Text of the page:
Are you a vigilante change-maker, or just another misogynist?
In the past 48 hours, my newsfeed stands testament to various forms of cyber-bullying or harassment in Bangladesh. Each case is evidence of deeper pitfalls of patriarchy in society, only more exposed on social media.
I first decided to ignore it, but on seeing the confused and concerning reactions from Dhaka elites, many of whom are seen as progressive and first movers, I decided to talk about what’s wrong with each case, and how they stand as more proof of our own shortfalls than the events themselves.
The thin line between vigilante justice and cyber-bullying
A police officer posting the video of a woman, including her identity, on social media to expose her sense of entitlement is a recent example of the tension between vigilante justice and cyber-bullying. You can argue a poorly paid, lower-rank police officer had no option but to turn to vigilante justice. As a representative of the state, however, exposing someone’s personal information, that too of a woman and her child, in a male-dominated, emotional society with low literacy, and zero accountability, is deeply concerning. It is wrong.
There is a fine line between vigilante justice and cyber-bullying -- justice itself is subjective, marred by gender norms, class, religion, power, individual experience, and partisan politics.
Smart and beautiful are not mutually exclusive qualities
Calling out beauty pageant contestants for their (lack of) “intelligence” with links to their personal profiles is, without question, cyber harassment. Fluency in English is in no way a sign of intelligence, nor is being able to explain what H2O is.
If anything, the contestants’ inability to respond is proof of a broken education system -- poorly paid teachers, rushed scoring, measuring success in terms of enrollment instead of quality of education, etc. Laughing at it, without addressing systemic causes doesn’t solve the problem -- it only perpetuates the culture of shaming individuals and disempowers them to change their condition.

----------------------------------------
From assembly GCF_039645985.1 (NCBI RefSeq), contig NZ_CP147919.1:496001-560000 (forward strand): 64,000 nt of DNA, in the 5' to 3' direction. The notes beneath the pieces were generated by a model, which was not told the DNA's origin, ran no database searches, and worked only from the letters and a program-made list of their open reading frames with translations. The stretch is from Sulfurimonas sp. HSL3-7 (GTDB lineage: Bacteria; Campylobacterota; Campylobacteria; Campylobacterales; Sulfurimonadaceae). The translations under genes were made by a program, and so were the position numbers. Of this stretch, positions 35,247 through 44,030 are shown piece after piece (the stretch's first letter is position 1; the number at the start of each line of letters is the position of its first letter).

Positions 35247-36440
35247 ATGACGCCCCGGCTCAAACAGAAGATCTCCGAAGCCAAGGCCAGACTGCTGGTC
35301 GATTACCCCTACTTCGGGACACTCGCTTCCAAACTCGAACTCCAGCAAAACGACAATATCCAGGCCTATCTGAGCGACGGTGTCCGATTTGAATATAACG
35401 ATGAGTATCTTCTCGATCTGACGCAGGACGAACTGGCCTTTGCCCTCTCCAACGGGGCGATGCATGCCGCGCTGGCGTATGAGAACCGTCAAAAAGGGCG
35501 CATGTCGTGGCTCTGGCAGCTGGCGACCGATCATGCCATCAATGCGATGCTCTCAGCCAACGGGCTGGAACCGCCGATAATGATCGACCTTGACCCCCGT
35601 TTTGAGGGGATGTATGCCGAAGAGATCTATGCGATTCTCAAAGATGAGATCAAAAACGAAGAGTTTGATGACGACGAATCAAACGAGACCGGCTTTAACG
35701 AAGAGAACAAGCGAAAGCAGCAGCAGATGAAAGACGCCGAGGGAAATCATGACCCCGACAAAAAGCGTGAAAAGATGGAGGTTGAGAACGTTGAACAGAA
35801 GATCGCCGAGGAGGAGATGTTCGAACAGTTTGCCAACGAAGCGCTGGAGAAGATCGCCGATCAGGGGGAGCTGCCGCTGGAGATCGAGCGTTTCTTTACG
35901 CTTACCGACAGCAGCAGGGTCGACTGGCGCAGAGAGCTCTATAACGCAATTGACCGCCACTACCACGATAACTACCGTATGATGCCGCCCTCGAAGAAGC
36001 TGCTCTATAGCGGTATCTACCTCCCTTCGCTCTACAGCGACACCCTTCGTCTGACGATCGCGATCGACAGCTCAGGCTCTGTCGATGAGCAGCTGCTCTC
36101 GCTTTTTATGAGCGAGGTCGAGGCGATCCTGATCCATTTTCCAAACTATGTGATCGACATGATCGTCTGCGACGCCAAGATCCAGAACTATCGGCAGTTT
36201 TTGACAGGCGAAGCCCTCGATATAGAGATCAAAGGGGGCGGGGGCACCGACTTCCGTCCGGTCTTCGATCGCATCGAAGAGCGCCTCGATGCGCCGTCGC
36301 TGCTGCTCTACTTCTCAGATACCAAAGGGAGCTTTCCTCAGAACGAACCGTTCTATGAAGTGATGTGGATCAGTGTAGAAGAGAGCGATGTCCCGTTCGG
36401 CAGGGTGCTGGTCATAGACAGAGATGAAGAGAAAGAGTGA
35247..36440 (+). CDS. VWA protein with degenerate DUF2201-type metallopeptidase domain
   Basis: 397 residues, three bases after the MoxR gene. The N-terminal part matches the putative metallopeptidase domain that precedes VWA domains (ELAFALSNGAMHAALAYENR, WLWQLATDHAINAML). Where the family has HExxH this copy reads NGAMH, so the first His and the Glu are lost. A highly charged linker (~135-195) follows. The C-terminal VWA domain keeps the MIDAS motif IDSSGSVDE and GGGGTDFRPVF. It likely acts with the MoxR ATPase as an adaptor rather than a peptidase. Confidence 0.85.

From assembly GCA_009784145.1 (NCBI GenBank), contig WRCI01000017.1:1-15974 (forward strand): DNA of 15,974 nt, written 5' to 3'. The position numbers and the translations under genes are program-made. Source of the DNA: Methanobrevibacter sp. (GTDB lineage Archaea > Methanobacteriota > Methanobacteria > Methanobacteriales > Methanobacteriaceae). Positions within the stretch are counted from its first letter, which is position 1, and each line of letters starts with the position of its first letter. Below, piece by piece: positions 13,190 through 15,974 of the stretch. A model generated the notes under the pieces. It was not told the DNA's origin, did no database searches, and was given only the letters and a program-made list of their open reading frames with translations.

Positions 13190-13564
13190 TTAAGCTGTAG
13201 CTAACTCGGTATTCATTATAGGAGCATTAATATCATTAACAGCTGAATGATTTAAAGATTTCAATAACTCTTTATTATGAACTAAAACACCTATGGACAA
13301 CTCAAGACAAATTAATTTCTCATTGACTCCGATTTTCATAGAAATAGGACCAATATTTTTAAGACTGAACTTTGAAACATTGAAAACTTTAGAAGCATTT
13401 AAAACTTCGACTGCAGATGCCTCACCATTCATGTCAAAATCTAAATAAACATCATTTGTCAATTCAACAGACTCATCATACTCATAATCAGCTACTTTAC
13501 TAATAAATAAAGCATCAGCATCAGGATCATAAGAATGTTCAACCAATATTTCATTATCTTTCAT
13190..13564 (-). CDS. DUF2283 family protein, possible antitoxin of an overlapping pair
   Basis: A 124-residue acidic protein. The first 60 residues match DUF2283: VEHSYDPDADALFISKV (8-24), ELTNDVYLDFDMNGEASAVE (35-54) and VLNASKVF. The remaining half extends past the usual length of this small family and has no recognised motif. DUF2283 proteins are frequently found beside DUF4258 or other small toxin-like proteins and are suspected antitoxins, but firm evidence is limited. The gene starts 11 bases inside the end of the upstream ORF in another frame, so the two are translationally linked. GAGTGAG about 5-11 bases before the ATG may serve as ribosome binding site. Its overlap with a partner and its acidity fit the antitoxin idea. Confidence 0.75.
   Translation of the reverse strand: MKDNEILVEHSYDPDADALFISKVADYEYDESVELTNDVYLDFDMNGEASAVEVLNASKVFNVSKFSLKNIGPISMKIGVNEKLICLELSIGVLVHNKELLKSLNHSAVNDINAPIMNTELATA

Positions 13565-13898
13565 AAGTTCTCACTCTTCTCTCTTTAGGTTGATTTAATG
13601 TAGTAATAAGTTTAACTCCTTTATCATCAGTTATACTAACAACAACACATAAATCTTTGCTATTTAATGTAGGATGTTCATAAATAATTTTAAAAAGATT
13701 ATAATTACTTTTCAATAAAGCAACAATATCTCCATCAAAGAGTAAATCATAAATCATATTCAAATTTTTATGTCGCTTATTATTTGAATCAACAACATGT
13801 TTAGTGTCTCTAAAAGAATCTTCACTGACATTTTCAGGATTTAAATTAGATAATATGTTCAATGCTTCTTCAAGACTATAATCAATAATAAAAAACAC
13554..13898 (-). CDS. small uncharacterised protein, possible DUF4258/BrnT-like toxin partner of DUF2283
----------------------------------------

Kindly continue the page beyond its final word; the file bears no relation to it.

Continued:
Further, the judge’s condescending tone when saying “I’m not going to ask intellectual questions because this is a beauty contest and you are all beautiful ladies” is a shocking display of inner patriarchy, treating beauty and intelligence as mutually exclusive qualities. Beautiful women are smart, and smart women do not conform to the image often portrayed in Hollywood, Bollywood, and Dhaliwood.
You, sharing this content and making fun of the contestants, share the burden of poor judgment as everyone in the contest itself. You, suggesting beauty pageants are not for bhodro ghorer meye, perpetuate the same level of misogyny as those making business from a single definition of beauty, and exploiting women with empty dreams.
A celebrity is not accountable to the crowd for their personal decisions
A cricketer from the national team had to justify the timing of the birth of his child when his only intent was to share the news. What gives anyone the right to question what he does in his personal life, especially if that life is not harming anyone by it?
In fact, why does it matter whether the child was conceived before or after marriage? Why should anyone care about how the cricketer leads his life off the field? And why does he need to explain a decision that he and his spouse made in good conscience?
You can argue that the personal lives of celebrities are important to discuss in light of the #MeToo movement. I wholeheartedly agree. That, however, is vastly different from prying into personal lives, invading privacy, and harassing someone who has done absolutely nothing wrong.
What gives you the entitlement to determine what’s right or wrong about personal decisions that a couple has mutually, respectfully agreed upon that harms no one? If you must get into the personal lives of celebrities, try taking your moral police or virtual vigilante to the singer who got beaten to a pulp by her abusive husband, and forced to quit her career.
If there’s anything of note to take from these episodes, it is that misogyny affects all of us -- woman, man, child, and non-conforming genders. It affects us not only as the oppressed, but also creeps into our minds to turn us into the oppressors.
The next time you see something on social media that you want to get on the bandwagon of, ask yourself: Are you really the vigilante change-maker, the first mover, the critic you think yourself to be, or just another misogynist?
Sabhanaz Rashid Diya is the founder of One Degree Initiative Foundation.